Anti-Black Friday play: Hedgies buy Dollar Tree

A Dollar Tree store in Miami
Getty Images

High-end retailers are suffering with Whole Foods, Nordstrom, and Macy's shares all down by double-digit percentages this year.

Perhaps investors should instead follow the smart money into the opposite end of the customer demographic spectrum, a dollar store retailer.

Bob Sasser, Dollar Tree's CEO, extolled the virtues of the value stores.

"Our model has been tested by time and validated by history," he said during the third-quarter conference call on Tuesday, according to a FactSet transcript. "For 31 consecutive quarters, Dollar Tree has delivered positive same-store sales increases through good times and difficult times and all retail cycles. Consumers are looking for value no matter the state of the economy."

Steve Mandel's Lone Pine Capital is aggressively buying shares of Dollar Tree.

Lone Pine, which owned no shares of Dollar Tree at the end of June, purchased 5.1 million shares during the September quarter, and added 8.1 million shares mid-November, for a total of 13.2 million, according to a 13G filing released Monday.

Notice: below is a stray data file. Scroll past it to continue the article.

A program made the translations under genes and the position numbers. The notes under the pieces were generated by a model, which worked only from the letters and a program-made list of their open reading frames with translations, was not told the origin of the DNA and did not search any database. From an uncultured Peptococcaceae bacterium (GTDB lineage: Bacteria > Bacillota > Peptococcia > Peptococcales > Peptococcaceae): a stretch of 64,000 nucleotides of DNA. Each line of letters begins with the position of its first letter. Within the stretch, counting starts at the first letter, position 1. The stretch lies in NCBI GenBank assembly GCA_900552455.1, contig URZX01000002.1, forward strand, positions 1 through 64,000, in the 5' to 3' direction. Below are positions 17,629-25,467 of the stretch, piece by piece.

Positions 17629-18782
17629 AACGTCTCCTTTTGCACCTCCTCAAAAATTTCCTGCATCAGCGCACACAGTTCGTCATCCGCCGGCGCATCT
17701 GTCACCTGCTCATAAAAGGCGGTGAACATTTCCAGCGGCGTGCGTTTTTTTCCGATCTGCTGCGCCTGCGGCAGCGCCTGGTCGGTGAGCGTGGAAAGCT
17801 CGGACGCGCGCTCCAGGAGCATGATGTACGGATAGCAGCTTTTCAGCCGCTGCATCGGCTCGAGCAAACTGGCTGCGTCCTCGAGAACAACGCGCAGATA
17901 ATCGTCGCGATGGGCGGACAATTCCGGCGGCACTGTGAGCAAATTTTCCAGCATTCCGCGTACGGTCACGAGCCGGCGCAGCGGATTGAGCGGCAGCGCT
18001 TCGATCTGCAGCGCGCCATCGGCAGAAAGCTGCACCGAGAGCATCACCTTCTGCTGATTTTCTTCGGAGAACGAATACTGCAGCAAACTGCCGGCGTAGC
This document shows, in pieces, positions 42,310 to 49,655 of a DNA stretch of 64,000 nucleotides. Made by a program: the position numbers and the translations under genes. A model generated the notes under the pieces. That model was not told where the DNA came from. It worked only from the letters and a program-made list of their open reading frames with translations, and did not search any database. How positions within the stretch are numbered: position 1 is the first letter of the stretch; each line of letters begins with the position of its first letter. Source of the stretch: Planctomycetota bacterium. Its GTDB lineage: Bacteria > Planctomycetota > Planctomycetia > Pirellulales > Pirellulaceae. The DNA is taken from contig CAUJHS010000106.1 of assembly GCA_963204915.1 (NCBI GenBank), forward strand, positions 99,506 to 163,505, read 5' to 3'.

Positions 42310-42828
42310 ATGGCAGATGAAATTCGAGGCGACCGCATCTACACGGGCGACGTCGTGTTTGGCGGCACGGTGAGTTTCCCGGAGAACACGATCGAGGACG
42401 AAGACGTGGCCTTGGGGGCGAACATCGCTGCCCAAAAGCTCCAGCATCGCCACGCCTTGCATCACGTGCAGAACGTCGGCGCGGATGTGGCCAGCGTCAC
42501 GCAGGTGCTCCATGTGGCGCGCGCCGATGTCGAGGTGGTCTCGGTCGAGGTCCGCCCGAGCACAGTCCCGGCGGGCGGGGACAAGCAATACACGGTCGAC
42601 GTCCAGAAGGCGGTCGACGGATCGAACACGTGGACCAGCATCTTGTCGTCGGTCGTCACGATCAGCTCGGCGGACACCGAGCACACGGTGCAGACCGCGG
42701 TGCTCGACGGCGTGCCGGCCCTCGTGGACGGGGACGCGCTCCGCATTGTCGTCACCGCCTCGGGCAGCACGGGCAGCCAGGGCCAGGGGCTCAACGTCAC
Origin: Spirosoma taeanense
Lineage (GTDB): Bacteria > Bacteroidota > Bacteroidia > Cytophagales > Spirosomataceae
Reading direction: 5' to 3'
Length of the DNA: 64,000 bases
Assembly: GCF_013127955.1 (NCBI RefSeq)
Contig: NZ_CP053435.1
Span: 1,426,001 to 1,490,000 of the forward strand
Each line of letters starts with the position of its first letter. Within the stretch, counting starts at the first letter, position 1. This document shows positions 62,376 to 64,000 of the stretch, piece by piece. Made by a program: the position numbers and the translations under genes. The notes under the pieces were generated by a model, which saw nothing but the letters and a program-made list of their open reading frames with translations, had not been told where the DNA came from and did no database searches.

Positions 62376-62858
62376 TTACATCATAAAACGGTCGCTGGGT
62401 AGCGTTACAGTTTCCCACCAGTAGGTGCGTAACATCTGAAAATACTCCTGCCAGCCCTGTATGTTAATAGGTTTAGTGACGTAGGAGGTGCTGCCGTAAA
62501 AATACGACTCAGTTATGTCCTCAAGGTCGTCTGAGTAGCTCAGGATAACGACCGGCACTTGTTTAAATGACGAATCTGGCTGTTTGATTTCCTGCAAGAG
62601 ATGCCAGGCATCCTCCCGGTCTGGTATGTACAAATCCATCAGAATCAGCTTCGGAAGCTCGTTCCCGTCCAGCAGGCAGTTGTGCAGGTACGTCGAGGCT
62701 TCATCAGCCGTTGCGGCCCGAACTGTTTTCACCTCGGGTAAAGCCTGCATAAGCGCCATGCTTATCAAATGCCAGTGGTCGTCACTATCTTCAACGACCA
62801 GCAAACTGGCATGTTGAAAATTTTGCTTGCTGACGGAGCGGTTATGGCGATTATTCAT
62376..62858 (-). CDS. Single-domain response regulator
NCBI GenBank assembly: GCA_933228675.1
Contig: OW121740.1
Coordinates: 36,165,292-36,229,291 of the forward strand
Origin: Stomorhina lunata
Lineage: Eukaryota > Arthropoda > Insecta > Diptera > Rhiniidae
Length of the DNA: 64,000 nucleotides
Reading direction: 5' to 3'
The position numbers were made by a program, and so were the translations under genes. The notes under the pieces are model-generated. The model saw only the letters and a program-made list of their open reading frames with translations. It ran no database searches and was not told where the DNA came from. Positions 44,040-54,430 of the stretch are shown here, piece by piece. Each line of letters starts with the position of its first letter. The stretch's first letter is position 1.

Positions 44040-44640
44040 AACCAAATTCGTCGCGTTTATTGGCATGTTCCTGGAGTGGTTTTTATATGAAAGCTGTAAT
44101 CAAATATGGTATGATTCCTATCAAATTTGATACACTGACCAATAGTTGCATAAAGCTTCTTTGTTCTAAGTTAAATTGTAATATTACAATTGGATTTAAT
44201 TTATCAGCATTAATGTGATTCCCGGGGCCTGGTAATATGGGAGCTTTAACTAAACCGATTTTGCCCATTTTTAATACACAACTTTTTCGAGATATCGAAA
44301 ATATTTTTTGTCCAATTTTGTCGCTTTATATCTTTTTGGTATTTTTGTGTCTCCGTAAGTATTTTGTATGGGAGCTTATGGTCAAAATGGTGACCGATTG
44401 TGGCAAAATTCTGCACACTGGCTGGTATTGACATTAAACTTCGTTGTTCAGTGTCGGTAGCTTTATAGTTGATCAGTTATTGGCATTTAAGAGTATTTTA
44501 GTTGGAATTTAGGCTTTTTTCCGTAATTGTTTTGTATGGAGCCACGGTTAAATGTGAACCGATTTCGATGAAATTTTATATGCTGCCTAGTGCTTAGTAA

Mandel is considered among hedge fund investors to be one of the best managers in the industry.

"I think Steve is one of the very unique individuals in our business who is both a great analyst and a great portfolio manager. Most are great at one or the other, but Steve is world-class in both areas," Mark Yusko, CEO of Morgan Creek Capital Management, an alternative investment firm, wrote in an email.

Mandel honed his craft as the consumer analyst for Julian Robertson's Tiger Management and now manages more than $36 billion of assets.

His Lone Cascade fund, a long-focused investment vehicle, posted a 12 percent annualized net return since 2005, compared with a 6.6 percent annualized return for the S&P 500, according to an investor letter sent to clients Oct. 14. This year, the fund is down 2.5 percent.

Here's why Lone Pine is bullish on Dollar Tree.